Written by Paul J. Bucknell on May, 29, 2019
Pursuing an Uncompromising Life
To show the benefits for a Christian believer to live an uncompromising life and how the evil one’s strategies change and are advanced once a compromise has set in.
To ward off the evil one’s attacks, we need to maintain a clear distinction between his two kinds of attacks. They might look similar, but the two situations require different handling. Although we have the victory over the evil one, if we are not wary of the devil’s devices, then we will fall as his prey. The Penetrate diagram describes how the evil one attacks uncompromising believers while the second, Disable, describes how he molests them.
Satan first focuses his strategies in penetrating the believer’s mind and heart to bring about disobedience. At this point, he has to break through the “forcefield” surrounding the uncompromised believer’s life. Believers who are walking in the Spirit are rather attentive and discerning, much more apt to notice and reject the evil one’s temptations.
Be of sober spirit, be on the alert. Your adversary, the devil, prowls about like a roaring lion, seeking someone to devour (1 Peter 5:8).
The evil one rarely comes with a direct attack to the uncompromising believer (though he can) but much more subtly uses what appears as convincing suggestions. “Try it. You will like it.” “A little bit won’t matter.” He toys with our minds as he did with Eve. Once his lie has penetrated the conscience of the believer and sin is chosen, the shield surrounding one’s life is broken down to some degree, leaving one with his or her unconfessed sin. Ideally, the Christian will notice his or her sin and confess it and reset his/her relationship with the Lord through Christ. However, if this aspect of confession is neglected, the evil one can move his “ground” forces with another kind of attack which is prolonged and meant to increasingly disable the believer.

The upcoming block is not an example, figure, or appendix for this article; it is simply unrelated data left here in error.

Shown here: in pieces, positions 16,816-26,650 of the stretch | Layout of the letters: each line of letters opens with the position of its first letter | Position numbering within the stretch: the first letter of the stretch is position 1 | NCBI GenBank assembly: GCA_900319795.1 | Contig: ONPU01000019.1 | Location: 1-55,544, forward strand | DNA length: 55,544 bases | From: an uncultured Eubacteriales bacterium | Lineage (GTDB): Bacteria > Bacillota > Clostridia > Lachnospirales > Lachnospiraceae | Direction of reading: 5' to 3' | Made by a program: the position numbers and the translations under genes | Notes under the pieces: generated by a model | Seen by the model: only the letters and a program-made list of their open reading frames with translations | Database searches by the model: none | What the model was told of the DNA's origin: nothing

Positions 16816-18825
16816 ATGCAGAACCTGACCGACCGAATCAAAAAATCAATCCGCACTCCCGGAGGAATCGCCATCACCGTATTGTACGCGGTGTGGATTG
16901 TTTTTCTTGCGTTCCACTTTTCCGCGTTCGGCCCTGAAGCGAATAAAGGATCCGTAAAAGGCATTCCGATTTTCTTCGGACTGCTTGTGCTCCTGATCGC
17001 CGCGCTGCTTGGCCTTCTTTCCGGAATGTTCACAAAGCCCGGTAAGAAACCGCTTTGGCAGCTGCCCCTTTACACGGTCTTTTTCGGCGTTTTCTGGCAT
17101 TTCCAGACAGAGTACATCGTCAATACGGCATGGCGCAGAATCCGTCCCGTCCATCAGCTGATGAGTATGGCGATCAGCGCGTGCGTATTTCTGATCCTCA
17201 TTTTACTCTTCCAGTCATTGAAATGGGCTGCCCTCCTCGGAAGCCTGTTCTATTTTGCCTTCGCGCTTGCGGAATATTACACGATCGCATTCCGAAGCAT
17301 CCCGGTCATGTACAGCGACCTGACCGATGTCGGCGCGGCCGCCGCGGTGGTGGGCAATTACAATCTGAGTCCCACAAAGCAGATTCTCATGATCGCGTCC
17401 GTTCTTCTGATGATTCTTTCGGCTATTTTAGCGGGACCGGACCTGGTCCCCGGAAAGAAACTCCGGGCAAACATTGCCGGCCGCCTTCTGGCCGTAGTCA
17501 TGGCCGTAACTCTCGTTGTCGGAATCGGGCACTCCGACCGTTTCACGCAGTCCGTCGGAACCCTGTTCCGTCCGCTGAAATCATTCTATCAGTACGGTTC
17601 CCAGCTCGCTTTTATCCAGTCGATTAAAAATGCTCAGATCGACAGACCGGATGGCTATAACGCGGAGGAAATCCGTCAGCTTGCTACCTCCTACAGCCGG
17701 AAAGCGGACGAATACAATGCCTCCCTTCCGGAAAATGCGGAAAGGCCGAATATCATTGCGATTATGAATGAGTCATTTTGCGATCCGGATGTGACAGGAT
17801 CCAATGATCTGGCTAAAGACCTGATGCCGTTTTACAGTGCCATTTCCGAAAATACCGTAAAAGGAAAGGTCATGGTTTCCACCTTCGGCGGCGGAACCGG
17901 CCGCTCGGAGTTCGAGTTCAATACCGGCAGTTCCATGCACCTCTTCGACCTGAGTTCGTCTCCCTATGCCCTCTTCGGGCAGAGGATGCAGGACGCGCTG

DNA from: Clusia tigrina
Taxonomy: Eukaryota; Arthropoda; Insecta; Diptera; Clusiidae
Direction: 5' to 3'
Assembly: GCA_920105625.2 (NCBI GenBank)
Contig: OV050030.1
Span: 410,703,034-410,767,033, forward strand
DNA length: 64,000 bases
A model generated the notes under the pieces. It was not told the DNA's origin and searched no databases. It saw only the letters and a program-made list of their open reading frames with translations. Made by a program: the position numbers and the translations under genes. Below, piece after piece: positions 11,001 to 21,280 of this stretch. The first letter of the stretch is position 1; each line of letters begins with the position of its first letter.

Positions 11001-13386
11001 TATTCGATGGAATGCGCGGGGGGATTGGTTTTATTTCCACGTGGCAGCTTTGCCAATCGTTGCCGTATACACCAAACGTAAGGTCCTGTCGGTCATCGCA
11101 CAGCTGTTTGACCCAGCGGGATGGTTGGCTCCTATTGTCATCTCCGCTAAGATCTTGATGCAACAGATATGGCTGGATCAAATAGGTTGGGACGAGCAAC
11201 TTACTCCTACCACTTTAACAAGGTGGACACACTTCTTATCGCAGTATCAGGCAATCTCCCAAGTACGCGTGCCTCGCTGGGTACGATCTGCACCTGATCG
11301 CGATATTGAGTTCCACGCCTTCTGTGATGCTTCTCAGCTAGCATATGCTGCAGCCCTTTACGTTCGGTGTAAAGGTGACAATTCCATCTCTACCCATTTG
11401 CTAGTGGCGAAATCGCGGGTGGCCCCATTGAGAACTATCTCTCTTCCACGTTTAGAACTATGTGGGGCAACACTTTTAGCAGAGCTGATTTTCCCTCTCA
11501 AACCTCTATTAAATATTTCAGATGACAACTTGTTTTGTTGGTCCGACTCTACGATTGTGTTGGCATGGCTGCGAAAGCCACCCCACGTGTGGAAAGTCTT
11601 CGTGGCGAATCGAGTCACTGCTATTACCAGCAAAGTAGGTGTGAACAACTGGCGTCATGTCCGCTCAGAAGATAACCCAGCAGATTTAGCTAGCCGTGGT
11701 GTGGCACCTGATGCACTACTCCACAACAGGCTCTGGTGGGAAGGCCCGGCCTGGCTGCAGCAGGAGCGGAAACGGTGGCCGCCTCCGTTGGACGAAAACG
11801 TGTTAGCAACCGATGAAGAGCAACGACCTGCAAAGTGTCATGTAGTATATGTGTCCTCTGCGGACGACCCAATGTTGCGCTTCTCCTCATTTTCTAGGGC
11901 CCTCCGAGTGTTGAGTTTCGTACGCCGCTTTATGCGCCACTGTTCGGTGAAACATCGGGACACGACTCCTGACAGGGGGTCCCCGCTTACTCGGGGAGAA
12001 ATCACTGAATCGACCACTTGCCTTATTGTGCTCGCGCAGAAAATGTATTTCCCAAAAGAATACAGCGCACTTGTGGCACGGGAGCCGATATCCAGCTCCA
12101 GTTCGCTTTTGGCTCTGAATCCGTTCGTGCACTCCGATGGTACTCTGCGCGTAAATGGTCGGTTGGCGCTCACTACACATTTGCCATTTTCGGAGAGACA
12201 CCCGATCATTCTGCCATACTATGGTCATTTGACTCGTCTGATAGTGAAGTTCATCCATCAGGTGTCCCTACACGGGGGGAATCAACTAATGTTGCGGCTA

Satan is a murderer and seeks everyone’s worst. He detests how people reflect God’s image, which testifies to God’s order, beauty, holiness, and goodness, and so the devil seeks to ruin people—all people—hurting their bodies and even assisting them to take their lives.
For Christ also died for sins once for all, the just for the unjust, in order that He might bring us to God, having been put to death in the flesh, but made alive in the spirit (1 Peter 3:18).
The drugs people are on delude them and take away their sense of discernment, judgment, hope, and sense of responsibility, leaving them easily controlled from the outside. While the enemy attacks us, our Good Shepherd seeks to draw us back to Himself. The evil one’s purpose is clear but faces obstacles that our Lord puts up along the way. Satan, first of all, uses pride, ignorance, and self-righteousness to keep us from confession where we will pop back to stage #1 where he needs to start over again. Remember those childhood boardgames like Candyland where you have to go back to start? Cleansing from the blood of Christ releases us from the confusion and guise he cleverly works under in this #2 attack.